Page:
Everything You Need To Know About Getting Your County’s “Delinquent Tax List”
Learn To Buy Real Estate Free And Clear
What if You Could Buy a $100,000 Property For $15,000? Here’s How!
If someone told you about a $50,000 piece of real estate that you could purchase free and clear forfive thousand bucks – you’d be all over it, wouldn’t you??
Suppose you knew exactly where to find an endless supply of these deals, how to buy them quickly, for pennies on the dollar AND repeat the process over and over again… can you even fathom that kind of buying power??
Let’s just think about this for a minute…
- Would could this do for your business?
- How quickly could you SKYROCKET your personal wealth with this kind of information?
- With access to such a vast supply of free real estate equity – it probably wouldn’t take long to build up a MASSIVE (and debt free) real estate portfolio, would it?
The truth is – there is an endless supply of these opportunities… and they are all over the place. Most people will never know about them, because they have no idea where to seek them out – but in the next few minutes, I’d like to help you connect-the-dots and open your eyes to a new world of opportunity.
When I first got into real estate investing, I had no idea that there were HUNDREDS of these opportunities all around me. Like most people, I just assumed the only properties I could buy were the ones with a “FOR SALE” sign in the front yard.
I was seriously mistaken.
The reality is – most of the best real estate deals on earth go completely unnoticed by the general public. Only a small handful of people even know where to look for these opportunities, and the rest of the world is largely oblivious to the goldmine sitting right beneath their feet.
I got lucky. Soon after I started investing in real estate, I learned about one of the most valuable resources of all time (and no, I’m not exaggerating). It’s called the “Delinquent Tax List” and it was ESSENTIAL to my early success as a real estate investor. This was where I found my unfair advantage – and if I hadn’t had access to this kind of information, I probably wouldn’t have made it very far – that’s the honest truth.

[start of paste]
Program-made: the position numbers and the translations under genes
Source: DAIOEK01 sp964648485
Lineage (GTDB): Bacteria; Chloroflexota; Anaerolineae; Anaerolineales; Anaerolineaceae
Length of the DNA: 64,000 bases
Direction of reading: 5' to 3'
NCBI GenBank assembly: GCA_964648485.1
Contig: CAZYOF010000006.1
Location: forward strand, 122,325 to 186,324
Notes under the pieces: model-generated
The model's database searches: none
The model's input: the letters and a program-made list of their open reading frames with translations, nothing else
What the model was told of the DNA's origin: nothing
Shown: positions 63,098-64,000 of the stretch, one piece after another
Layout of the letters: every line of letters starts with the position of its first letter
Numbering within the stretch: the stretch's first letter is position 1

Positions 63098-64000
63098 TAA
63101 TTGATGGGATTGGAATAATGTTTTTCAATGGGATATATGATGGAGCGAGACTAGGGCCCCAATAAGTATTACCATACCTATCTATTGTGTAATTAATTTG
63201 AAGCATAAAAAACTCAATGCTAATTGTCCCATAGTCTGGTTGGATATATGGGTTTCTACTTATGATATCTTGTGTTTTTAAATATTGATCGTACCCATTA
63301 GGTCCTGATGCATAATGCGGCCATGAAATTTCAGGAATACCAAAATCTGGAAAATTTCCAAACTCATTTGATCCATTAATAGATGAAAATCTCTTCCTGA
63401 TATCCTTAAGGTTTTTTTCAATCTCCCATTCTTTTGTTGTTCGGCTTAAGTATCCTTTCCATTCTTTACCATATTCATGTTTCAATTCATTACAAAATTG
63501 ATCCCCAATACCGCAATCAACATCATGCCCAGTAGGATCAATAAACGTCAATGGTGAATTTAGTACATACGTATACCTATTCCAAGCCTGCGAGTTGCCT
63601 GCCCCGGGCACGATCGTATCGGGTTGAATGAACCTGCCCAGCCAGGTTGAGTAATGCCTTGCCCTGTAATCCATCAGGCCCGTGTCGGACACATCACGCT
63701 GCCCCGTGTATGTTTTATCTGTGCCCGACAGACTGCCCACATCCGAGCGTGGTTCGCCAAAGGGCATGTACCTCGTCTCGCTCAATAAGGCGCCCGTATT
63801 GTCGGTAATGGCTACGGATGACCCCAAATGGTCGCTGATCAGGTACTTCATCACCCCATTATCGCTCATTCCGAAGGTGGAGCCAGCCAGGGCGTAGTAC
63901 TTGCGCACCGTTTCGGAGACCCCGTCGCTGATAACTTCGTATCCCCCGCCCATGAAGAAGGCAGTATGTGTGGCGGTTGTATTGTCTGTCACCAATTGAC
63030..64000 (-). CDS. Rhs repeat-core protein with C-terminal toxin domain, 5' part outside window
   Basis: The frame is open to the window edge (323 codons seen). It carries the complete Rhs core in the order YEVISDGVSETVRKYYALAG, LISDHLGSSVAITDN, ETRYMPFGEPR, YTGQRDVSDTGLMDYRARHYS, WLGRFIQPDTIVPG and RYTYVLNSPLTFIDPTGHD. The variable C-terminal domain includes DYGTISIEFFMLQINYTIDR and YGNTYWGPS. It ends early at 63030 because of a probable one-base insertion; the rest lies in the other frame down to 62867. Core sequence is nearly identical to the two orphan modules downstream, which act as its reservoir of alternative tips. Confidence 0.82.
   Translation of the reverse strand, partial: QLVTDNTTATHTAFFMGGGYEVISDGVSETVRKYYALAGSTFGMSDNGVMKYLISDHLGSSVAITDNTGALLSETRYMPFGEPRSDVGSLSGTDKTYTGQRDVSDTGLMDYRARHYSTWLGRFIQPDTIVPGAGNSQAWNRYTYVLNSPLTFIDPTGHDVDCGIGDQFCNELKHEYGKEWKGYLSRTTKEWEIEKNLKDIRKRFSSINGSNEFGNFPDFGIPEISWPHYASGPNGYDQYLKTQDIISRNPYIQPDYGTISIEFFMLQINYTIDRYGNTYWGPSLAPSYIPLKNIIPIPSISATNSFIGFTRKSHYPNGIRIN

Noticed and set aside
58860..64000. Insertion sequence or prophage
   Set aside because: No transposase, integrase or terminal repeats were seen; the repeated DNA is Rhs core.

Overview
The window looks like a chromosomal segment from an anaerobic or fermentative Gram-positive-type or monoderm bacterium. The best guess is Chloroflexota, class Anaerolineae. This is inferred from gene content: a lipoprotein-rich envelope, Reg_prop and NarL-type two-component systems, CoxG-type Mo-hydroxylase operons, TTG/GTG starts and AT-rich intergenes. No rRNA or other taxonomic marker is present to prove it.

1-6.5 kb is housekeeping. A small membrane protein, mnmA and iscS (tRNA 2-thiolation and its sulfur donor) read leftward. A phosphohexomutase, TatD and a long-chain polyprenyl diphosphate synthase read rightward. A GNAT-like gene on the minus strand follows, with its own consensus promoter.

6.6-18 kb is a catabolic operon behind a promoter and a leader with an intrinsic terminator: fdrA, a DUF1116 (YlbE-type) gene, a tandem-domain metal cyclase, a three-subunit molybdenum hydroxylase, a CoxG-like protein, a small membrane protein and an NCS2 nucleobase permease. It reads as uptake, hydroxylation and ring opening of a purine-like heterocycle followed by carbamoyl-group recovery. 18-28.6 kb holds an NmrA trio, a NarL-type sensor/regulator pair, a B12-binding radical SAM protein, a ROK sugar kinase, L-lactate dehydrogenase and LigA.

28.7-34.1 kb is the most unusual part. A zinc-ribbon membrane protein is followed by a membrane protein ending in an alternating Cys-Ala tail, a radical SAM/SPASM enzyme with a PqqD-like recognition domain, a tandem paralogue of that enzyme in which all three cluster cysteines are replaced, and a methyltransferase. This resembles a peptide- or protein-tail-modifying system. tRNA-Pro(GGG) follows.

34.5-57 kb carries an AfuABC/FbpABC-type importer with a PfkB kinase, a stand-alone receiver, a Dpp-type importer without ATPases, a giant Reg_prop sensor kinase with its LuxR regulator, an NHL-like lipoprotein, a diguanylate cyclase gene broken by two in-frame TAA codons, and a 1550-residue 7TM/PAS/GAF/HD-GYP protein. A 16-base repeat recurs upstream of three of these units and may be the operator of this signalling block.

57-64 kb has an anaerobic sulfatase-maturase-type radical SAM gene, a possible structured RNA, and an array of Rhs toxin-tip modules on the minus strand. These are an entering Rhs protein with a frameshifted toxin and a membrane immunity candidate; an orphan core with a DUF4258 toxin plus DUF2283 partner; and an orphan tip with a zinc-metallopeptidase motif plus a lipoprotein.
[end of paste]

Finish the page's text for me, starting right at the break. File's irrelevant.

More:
What Is It?
Let’s start with some background…
As you probably know, every property owner in the United States is obligated to pay annual property taxes for the real estate they own. These taxes are paid to the city, the township or county in which they reside.
In order for a city, county or township to charge taxes on each property, they need to keep a detailed record of every property within its jurisdiction, including (but not limited t0) the following information:
- Who owns the property.
- When they purchased the property.
- How much they paid for the property.
- How much each owner owes in taxes.
- and so on…
All of this information is public record, which means you find this data on any property in the United States if you just know where to look.
How It Works
So what happens when a property owner fails to pay their taxes?
It’s pretty simple really.
Every county has a Treasurer (also known as a Tax Collector in some states) who is responsible for collecting and tracking the payment of these property taxes. When people don’t pay their taxes, the Treasurer’s Office will create a running list of who still owes them money (this is the same list they use to mail out their delinquent tax notices).
Some county Treasurers will refer to this list by different names, like:
- “Delinquent Tax Roll”
- “Tax Delinquent List”
- “Tax Forfeiture List”
- “Tax Assessor’s Roll”
- (or something to that effect)
Though it can go by different names in different counties – they’re all referring to the same thing.
When a property owner fails to pay their taxes, their name will be added to this list. Once they’re on this list, the county will wait anywhere from 1 – 5 years (depending on the state) and when enough time has passed, the county will come in and take these properties from their respective owners via tax foreclosure. Regardless of how much money an owner may have invested in their property – if they don’t pay their taxes, they will lose the entire property – forever.
The “tax foreclosure timeline” works a bit differently in every state, so it’s important to understand the rules wherever you’re working. In my home state (and in many other states throughout the U.S.), a property can accumulate up to 2 years of delinquent taxes before the county can seize the property in tax foreclosure. This little diagram gives an illustration on how it works…
Now keep in mind – if the property owner wants their name to be erased from this list, they can do it at any time by simply paying off their property taxes (and all the late fees they’ve incurred along the way). As long as they pay off these taxes PRIOR TO the county’s drop-dead date, they will maintain full ownership of their property.
This list is kept up-to-date every day with the delinquent (or non-delinquent) status of each property owner. It’s a set of information that is constantly changing, with new names being added and old names being removed as people pay (or don’t pay) their property taxes…..more
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